Robot Bus Moves People, No Driver Needed

The robuRIDE carries 30 passengers and navigates autonomously using GPS. Would you ride on it?

2 min read
Robot Bus Moves People, No Driver Needed

robosoft roburide

French company Robosoft has unveiled what it calls a "cybernetic transport system." The robuRIDE carries 30 passengers and reaches 24 kilometers per hour, driving autonomously using differential GPS and onboard sensors.

robosoft roburide

The vehicle weighs 3 metric tons, or 5 metric tons fully loaded. A 380-volt pack of lead acid batteries gives it 8 hours of autonomy. In automatic mode, it can follow a pre-recorded path. To drive it manually, you use a game controller.

A safety system relies on a laser scanner to avoid collisions. In the video below, the researcher demonstrates it by putting his body on the line. The vehicle detects him and slowly decelerates, stopping about 2 meters from him. Even if this system fails, a soft foam bumper stops the vehicle if it hits something, or someone.

Now my favorite part: According to the video, you can regulate the vehicle's cabin temperature by "opening windows and [using] fans." Elegant engineering.

This is the system's second generation, and the video shows a test conducted in France last month. The robuRIDE is part of Rome's Cybernetic Transport System, a program to implement a high-tech transportation infrastructure at the city's new convention center. Is this the future of mass transit?

Vincent Dupourque, CEO of Robosoft, says:

We have completed the 2nd generation of our robuRIDE, used to implement Cybernetic Transport Systems. It can reach 24 km/h with 30 passengers, and has a dynamic accuracy of a few centimeters, thanks to the hybrid navigation system based on GPS, inertial and odometry.

This video has been done during Factory Acceptance Tests of the robuRIDE for ROME Cybernetic Transport System, in May 2010, in Dax, Biarritz and Bidart. We explain here the vehicle and how it works, show how it can be transported from one site to another, and also some users give their first impressions.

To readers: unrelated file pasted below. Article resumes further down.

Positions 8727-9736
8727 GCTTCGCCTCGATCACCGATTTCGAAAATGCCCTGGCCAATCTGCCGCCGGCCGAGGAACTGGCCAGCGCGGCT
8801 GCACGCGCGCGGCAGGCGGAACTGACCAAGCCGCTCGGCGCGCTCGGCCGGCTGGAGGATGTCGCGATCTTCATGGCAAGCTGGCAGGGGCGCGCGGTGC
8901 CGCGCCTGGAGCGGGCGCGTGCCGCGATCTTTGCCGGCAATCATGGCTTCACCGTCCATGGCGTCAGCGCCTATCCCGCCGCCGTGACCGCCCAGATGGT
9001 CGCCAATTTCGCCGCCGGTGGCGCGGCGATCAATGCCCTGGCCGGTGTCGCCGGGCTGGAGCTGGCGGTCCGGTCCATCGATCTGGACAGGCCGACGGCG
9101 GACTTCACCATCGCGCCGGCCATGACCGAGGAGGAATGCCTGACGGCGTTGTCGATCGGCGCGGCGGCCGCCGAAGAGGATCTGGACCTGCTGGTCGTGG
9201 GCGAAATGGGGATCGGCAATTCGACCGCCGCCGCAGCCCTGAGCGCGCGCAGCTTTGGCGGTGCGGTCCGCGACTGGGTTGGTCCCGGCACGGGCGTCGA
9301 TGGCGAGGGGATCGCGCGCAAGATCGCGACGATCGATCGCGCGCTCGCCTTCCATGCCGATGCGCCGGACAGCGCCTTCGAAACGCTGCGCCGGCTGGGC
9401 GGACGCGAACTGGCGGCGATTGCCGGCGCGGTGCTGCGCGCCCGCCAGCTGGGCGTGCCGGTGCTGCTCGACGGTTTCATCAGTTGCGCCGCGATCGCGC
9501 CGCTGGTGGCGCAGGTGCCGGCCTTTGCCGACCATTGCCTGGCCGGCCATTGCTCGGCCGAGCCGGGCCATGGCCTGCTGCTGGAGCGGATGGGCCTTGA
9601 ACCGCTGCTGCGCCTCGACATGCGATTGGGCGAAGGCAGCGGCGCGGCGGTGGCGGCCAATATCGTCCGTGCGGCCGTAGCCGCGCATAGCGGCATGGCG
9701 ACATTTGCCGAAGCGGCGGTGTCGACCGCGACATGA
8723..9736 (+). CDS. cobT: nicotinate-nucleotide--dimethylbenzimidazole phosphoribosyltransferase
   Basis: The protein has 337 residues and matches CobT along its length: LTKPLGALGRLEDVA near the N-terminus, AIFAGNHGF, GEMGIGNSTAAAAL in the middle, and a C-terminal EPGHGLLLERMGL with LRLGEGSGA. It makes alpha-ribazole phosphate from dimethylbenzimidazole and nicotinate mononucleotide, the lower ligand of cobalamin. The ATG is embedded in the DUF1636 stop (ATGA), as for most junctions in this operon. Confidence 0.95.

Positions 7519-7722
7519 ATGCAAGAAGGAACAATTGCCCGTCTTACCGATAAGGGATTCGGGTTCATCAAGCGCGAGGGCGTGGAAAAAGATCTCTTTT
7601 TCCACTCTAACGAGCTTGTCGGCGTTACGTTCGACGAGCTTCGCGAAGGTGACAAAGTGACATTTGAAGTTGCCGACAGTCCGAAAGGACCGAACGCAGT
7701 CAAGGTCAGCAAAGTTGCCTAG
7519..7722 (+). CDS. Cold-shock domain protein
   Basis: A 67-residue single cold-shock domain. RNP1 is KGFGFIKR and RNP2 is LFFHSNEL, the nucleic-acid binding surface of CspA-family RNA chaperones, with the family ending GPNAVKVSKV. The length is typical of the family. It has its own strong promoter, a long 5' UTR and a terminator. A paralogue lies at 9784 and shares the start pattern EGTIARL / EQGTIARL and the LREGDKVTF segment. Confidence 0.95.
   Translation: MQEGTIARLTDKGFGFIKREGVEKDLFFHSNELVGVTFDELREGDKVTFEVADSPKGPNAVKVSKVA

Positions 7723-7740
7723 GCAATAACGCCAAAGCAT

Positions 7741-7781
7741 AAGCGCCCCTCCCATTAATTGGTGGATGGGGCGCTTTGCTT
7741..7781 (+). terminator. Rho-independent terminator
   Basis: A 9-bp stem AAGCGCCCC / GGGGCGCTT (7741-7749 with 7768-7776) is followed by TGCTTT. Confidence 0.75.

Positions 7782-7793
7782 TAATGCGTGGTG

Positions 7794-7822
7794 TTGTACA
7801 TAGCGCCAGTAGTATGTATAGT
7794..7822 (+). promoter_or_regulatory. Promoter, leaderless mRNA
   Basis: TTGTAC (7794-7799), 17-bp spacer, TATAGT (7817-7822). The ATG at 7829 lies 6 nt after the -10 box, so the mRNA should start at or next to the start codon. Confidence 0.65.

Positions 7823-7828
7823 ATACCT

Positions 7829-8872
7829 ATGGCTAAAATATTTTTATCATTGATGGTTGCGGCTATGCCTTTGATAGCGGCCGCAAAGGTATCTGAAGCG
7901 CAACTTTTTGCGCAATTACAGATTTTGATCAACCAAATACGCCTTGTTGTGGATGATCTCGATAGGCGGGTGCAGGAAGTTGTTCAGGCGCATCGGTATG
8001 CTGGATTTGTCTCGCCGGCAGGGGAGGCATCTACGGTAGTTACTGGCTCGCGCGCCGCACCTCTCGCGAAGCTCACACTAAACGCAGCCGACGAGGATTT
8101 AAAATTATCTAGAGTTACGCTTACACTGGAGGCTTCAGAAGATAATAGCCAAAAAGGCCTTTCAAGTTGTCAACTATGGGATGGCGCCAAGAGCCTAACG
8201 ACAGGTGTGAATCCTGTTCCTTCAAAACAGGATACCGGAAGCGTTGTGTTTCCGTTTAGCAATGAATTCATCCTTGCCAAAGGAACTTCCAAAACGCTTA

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Photos and video: Robosoft

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Robot with threads near a fallen branch

RoMan, the Army Research Laboratory's robotic manipulator, considers the best way to grasp and move a tree branch at the Adelphi Laboratory Center, in Maryland.

Evan Ackerman

This article is part of our special report on AI, “The Great AI Reckoning.

"I should probably not be standing this close," I think to myself, as the robot slowly approaches a large tree branch on the floor in front of me. It's not the size of the branch that makes me nervous—it's that the robot is operating autonomously, and that while I know what it's supposed to do, I'm not entirely sure what it will do. If everything works the way the roboticists at the U.S. Army Research Laboratory (ARL) in Adelphi, Md., expect, the robot will identify the branch, grasp it, and drag it out of the way. These folks know what they're doing, but I've spent enough time around robots that I take a small step backwards anyway.

The robot, named RoMan, for Robotic Manipulator, is about the size of a large lawn mower, with a tracked base that helps it handle most kinds of terrain. At the front, it has a squat torso equipped with cameras and depth sensors, as well as a pair of arms that were harvested from a prototype disaster-response robot originally developed at NASA's Jet Propulsion Laboratory for a DARPA robotics competition. RoMan's job today is roadway clearing, a multistep task that ARL wants the robot to complete as autonomously as possible. Instead of instructing the robot to grasp specific objects in specific ways and move them to specific places, the operators tell RoMan to "go clear a path." It's then up to the robot to make all the decisions necessary to achieve that objective.

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